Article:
As a result, the water table level in several watersheds is depleting continuously and the need for reducing the gap between ground water pumpage and recharge from rainfall is being increasingly felt in the semi-arid region. If this continues the sustainability of supply of ground water would be affected. Some of the village councils, their enlightened farmer members, and a few NGOs are therefore making efforts for augmenting ground water resources in some of the over-exploited watersheds.

If ground water resources in the village are too poor to supply drinking water, the Government arranges for supply through Water Tankers or pipe line. But if the ground water resources are too scanty to supply irrigational needs, then the farmer is condemned to be a permanent dry-land farmer, totally dependant on rain. If the rains fail, the crop fails and the agro-inputs are wasted. In past 3 years over 2,500 dry-land farmers have committed suicide in this part of India because they could not repay the Bank?s loan taken for purchasing seeds and fertilizers. Against all these odds, plus the risk of a well or bore failing to yield appreciable quantity of water due to the choice of a wrong location for well digging or drilling, why are the farmers interested in using ground water for irrigation? The only answer is a strong motivation towards getting more income from irrigated crops and uplifting their living conditions, including the availability of reliable drinking water supply to protect their health. This paper discusses the best practices followed in this process and the hurdles.

2.0 Economic Advantages of using ground water for drinking purpose
Surface water in semi-arid regions is scarce and/or polluted. Ground water offers a reliable and safe source for providing drinking water supply. During past 35 years, the Governments of different States in hard rock areas in India have taken up extensive drilling programs for supplying drinking water to villages. Drinking water supply bores in villages are typically of 150 mm diameter and 60 meters depth. The cost of bore well with hand pump is about US $400. Getting water supply for domestic use is a basic human need and providing good quality drinking water to citizens has top-priority in National Water Policy. It is not therefore customary to calculate benefit / cost ratio on this investment by Government. However, the benefits have been found to be much more than the costs, as given below:
Cost of bore well and hand pump per village: US $ 400
Interest & Depreciation 15%: Repairs 10% $ 100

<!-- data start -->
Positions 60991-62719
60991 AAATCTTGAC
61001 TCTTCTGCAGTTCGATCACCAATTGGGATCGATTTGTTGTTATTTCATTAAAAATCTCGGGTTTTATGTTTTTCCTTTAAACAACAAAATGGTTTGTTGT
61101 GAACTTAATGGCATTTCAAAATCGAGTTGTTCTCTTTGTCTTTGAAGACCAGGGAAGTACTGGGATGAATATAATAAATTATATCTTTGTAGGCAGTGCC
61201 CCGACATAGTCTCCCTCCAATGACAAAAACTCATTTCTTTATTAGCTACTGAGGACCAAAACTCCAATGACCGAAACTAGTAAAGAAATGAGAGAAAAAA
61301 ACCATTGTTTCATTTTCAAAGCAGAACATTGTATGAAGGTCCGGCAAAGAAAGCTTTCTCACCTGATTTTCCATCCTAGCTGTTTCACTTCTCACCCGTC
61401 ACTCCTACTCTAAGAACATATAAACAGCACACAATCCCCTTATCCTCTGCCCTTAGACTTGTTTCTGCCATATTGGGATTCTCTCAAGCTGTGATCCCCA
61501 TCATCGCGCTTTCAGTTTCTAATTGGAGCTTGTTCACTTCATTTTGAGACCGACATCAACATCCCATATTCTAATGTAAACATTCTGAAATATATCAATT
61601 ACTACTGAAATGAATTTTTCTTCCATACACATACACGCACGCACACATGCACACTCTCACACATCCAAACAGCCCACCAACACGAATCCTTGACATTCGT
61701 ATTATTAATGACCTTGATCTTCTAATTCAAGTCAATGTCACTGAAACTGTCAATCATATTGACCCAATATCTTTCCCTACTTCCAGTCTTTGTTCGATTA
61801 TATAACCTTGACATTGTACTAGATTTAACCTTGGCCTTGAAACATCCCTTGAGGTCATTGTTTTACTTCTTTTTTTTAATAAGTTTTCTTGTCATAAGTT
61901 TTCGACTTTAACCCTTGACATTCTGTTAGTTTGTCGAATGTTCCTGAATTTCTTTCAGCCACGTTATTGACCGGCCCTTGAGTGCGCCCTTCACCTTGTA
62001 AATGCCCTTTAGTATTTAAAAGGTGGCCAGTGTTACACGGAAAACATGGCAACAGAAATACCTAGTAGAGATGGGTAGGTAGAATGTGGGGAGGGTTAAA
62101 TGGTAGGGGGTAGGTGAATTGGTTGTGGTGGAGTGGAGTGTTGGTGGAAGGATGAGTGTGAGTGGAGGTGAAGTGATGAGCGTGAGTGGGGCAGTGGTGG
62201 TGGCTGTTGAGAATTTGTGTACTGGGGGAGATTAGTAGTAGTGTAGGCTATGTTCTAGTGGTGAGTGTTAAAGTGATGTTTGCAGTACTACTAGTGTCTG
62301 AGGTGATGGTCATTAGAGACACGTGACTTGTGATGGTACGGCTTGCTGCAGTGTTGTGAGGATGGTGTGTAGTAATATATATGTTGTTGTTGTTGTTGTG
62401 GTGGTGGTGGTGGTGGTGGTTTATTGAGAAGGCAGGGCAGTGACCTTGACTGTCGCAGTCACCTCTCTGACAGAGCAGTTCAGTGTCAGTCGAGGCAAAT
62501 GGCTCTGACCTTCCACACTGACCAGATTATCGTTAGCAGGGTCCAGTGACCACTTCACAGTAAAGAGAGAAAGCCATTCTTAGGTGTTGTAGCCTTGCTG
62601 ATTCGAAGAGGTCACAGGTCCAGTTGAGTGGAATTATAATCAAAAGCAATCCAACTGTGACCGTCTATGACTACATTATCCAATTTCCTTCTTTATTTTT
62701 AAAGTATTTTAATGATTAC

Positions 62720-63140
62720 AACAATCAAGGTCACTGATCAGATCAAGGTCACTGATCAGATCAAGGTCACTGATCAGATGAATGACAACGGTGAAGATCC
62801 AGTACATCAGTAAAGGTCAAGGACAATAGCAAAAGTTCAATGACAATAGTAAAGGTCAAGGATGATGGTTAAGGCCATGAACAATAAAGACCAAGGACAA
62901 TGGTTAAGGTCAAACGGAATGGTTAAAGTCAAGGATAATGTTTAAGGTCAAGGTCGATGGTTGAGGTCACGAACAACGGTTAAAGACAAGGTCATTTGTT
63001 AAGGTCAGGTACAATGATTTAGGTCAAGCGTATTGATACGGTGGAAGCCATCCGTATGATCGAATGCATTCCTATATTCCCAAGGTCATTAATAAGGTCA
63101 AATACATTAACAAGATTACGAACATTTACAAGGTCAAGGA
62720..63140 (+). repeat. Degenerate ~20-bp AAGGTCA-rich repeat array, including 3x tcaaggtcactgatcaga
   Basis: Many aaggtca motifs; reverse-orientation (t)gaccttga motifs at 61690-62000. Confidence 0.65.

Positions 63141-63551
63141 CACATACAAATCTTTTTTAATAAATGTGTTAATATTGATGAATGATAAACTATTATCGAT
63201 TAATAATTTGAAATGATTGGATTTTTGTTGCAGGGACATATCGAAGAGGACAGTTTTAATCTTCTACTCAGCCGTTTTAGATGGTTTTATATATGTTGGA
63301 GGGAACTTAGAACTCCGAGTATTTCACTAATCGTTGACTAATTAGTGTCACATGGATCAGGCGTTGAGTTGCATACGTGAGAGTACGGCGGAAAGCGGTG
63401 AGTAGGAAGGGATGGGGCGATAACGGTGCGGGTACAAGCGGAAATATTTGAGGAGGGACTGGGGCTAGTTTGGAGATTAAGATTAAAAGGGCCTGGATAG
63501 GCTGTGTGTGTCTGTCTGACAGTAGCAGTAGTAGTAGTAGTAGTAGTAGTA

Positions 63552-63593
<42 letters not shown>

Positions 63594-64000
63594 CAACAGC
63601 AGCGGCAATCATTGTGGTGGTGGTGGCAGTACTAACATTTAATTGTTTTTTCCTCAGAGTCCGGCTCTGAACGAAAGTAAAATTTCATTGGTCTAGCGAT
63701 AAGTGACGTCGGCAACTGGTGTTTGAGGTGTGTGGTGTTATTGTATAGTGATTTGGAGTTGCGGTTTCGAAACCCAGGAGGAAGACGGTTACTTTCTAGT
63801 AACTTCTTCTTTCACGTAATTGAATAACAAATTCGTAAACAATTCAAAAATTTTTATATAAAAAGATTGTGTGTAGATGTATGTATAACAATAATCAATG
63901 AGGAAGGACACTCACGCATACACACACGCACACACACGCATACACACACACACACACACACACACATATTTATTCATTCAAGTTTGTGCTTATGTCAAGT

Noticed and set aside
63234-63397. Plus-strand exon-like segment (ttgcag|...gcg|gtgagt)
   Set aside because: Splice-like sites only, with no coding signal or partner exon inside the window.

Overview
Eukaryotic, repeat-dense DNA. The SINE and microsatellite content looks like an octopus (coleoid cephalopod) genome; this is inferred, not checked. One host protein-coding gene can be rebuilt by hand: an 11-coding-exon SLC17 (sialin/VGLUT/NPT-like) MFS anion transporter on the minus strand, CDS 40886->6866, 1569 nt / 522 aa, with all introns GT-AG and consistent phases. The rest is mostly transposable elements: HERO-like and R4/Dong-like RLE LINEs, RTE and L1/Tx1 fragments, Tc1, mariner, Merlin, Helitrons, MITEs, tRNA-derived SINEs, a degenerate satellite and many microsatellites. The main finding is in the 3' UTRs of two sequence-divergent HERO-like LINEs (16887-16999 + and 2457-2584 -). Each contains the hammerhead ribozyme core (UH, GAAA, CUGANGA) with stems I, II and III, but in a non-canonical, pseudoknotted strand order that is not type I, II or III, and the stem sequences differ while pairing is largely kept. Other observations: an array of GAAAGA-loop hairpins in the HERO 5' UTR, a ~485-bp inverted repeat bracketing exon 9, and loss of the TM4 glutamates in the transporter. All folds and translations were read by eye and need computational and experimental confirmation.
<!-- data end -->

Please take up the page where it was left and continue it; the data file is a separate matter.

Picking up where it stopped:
One Bore well usually provides drinking water for 200 people in 40 families (40 men, 40 women and 120 children). The running cost of the bore well facility is thus about $0.50 per person per year. If the population of a village is more, say 1000 people, the village gets five bore wells.
Before the bore well in the village was drilled, 40 women of the village had to spend at least 2 hours per day, for 360 days in the year, to bring water from a distant (often polluted) water source. If one working day for a woman is 8 hours work, this is equivalent to 3600 working days per year. After drilling the bore well in the village all these working days could be saved and used in gainful employment, which is equivalent to US $7,200 per year, at the rate of 2.00 Dollars / woman/ day. In addition to this, benefits to health of the villagers are evident from the reduced mortality and morbidity in the village, resulting in more working days and more income per person per year.
Drilling a bore well and installing a hand pump is therefore a low cost, effective solution to the problem of drinking water supply to villages. The only hurdle is to select a proper location for the bore well so as to be successful. The selection is done by trained geologists or geophysicists and the location is then approved by village council and women. The chances of failure are still up to 30% in hard rock region, but considering the benefits resulting from a successful bore-well, taking a second or third trial is also worthwhile.

3.0 Economic opportunities from using ground water for irrigation

Rivers originating in the high rainfall, hilly terrain in the western mountain range lying parallel to the western coast, flow south-eastwards through semi-arid regions in peninsular India. Large dams have been built on these rivers and the network of canals extends into semi-arid regions. However, only 15% of the cultivated area receives canal water. In the remaining farmlands, ground water wherever available, is the only source for irrigation and for domestic use by people and cattle. Even in the area irrigated by canals, farmers dig or drill wells in their own farms because they are not confident about the timely availability of canal water which is controlled by Government officers. Ground water is however owned by farmers and is under full control.